So here it is, our fourth (FOURTH!) cocktail calendar for the holiday season. Who knew so many cocktails could be made? Who knew so many drinks could be tested? Who knew so much booze could be hounded???
As mentioned in the intro post, this year's theme focuses on traditions around the holiday season. First up, traditions/celebrations focused around the Winter Solstice. While many cultures have a specific mid-winter celebration, some often focus on the general idea of Light defeating Darkness. One such celebration is the holiday of Diwali or Deepavali.
The name Deepavali stems from the rows (avali) of clay lanterns (deepa) that are traditionally used to decorate homes during the festival. While officially a holiday in countries throughout Asia, Africa and South America, Diwali is celebrated the world over by Hindus, Jains, Sikhs and Buddhists. And even though there is regional variation over the interpretation Diwali, the central tenet remains the same: the triumph of light over dark, knowledge over ignorance, good over evil and hope over despair [Amen! -Kate].
We recognize that most who celebrate Diwali do not drink alcohol, but we felt that it was an important Light festival to mark in our calendar. Our cocktail includes the flavours traditionally found in the treats consumed around Diwali such as apricot, sesame and rosewater.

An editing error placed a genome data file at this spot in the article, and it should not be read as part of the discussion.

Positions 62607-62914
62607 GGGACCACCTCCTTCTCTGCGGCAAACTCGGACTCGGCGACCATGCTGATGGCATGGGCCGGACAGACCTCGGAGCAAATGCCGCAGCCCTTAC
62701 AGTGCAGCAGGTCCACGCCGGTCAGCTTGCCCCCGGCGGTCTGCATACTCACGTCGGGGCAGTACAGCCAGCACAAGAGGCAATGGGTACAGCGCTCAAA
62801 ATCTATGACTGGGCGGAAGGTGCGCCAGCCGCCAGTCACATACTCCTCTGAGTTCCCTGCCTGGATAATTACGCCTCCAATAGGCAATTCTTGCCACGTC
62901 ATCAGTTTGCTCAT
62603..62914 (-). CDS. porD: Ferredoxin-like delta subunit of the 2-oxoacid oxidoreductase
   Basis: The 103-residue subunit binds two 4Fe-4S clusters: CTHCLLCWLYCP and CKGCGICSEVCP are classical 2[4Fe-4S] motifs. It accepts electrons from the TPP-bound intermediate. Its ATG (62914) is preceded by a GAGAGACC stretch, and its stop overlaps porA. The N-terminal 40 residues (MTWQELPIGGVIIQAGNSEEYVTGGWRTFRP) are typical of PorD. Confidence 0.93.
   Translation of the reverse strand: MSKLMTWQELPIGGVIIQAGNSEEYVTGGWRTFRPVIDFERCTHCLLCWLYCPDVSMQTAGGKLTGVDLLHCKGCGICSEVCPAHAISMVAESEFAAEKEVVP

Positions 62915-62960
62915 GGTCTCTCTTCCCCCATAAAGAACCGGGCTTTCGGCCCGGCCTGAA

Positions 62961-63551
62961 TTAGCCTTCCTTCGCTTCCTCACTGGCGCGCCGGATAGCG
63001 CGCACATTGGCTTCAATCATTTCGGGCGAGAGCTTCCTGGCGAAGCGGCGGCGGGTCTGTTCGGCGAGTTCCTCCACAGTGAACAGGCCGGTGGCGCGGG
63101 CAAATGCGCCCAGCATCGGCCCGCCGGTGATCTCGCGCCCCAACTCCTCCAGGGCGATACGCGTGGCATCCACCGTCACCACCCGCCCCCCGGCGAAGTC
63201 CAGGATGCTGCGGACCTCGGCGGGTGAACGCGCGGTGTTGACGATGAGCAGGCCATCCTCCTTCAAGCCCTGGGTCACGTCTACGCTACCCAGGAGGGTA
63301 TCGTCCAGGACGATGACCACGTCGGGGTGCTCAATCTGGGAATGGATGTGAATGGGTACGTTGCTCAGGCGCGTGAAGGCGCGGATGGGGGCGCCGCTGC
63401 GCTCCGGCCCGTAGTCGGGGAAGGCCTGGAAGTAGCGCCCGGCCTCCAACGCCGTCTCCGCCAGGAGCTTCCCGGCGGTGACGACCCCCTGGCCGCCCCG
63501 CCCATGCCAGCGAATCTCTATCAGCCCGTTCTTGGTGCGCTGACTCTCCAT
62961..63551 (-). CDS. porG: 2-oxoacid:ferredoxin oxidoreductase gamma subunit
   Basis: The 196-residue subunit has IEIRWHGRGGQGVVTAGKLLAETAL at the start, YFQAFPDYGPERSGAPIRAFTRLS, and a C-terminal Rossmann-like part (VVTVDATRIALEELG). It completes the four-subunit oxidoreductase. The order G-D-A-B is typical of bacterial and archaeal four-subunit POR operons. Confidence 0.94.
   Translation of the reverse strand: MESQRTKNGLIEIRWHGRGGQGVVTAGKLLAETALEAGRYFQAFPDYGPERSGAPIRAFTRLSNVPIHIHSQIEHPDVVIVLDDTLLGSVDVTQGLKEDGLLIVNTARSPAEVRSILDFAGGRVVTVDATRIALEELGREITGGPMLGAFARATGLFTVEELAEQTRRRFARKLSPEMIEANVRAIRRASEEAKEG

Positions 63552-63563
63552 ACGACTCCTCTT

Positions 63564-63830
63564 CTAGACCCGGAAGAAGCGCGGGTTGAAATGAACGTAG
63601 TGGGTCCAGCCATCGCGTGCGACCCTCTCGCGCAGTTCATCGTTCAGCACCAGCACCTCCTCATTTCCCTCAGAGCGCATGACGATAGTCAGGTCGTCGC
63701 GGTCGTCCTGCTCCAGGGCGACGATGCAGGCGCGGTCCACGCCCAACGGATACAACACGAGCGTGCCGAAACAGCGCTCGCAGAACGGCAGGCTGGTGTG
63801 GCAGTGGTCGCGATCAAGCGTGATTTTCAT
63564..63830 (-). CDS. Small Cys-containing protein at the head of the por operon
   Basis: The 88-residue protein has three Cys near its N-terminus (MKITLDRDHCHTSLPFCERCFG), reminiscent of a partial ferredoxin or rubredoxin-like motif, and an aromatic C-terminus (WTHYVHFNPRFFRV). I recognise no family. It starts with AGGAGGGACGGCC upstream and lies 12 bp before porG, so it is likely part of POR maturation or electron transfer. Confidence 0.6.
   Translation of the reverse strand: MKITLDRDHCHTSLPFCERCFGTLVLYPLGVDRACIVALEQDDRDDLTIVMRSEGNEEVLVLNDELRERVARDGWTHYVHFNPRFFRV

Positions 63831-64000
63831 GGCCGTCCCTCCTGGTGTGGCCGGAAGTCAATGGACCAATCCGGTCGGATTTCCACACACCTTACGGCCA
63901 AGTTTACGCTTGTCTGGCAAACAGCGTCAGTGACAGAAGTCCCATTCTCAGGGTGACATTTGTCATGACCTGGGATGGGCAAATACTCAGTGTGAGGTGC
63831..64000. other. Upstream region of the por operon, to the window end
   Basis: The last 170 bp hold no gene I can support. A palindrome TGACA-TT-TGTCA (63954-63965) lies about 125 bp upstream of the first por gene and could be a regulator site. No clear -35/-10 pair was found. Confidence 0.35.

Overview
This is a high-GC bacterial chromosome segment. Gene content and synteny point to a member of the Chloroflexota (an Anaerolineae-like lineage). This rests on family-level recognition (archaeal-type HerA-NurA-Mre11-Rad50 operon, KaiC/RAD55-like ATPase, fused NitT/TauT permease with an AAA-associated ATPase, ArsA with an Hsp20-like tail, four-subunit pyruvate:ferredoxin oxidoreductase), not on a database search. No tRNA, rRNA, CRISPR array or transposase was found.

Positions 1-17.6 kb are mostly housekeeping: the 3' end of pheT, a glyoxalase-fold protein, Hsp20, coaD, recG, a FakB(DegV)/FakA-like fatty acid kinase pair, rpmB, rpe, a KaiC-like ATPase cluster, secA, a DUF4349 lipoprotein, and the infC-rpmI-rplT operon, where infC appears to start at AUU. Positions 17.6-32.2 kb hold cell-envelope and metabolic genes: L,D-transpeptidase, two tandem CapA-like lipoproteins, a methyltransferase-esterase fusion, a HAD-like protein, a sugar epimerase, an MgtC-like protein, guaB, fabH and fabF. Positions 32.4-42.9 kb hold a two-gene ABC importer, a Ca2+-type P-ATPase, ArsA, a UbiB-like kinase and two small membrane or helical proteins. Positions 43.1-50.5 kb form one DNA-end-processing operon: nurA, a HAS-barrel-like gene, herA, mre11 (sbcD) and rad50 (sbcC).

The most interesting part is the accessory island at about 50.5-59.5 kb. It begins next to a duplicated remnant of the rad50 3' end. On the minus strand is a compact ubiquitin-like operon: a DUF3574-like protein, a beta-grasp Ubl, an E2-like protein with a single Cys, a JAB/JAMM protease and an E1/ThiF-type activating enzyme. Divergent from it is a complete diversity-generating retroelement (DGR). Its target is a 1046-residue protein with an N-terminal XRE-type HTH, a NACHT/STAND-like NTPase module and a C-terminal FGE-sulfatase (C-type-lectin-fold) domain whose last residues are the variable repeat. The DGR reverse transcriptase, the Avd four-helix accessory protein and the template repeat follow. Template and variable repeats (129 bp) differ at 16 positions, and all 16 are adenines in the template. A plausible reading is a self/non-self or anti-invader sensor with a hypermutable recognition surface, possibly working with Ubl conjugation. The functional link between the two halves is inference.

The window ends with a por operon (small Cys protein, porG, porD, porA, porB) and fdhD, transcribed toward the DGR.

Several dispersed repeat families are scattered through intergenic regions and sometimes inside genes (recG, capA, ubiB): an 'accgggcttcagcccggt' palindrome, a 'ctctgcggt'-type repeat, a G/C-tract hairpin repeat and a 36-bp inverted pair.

The Diwali Cocktail
- 1 part - Hendrick's Gin
- 1 part - Bombay Sapphire East Gin
- 1 part - Apricot Liqueur (we used Giffard)
- 1 part - Orgeat
- 1/4 tsp - Tahini
- 2 dashes - Rosewater (not pictured)
Combine ingredients in a shaker. Dry shake til combined. Add ice. Shake some more. Strain to get any remaining tahini solids out. Pour into coupe glass. Garnish with sesame square or light sprinkling of sesame seeds.
- We originally tried this with 1/2 Hendrick's and 1/2 Beefeater. But the Beefeater was too clean - needed some other botanicals in the gin to appear. So we switched to Bombay East. The lemongrass is really picked up.
- Rosewater is mighty - only a couple of dashes will do.
- Tried a 1/2 bar spoon of Cointreau, but made it a little heavy.
- Before we tried the tahini, we put in a few salt flakes. That got us onto the right path with the tahini.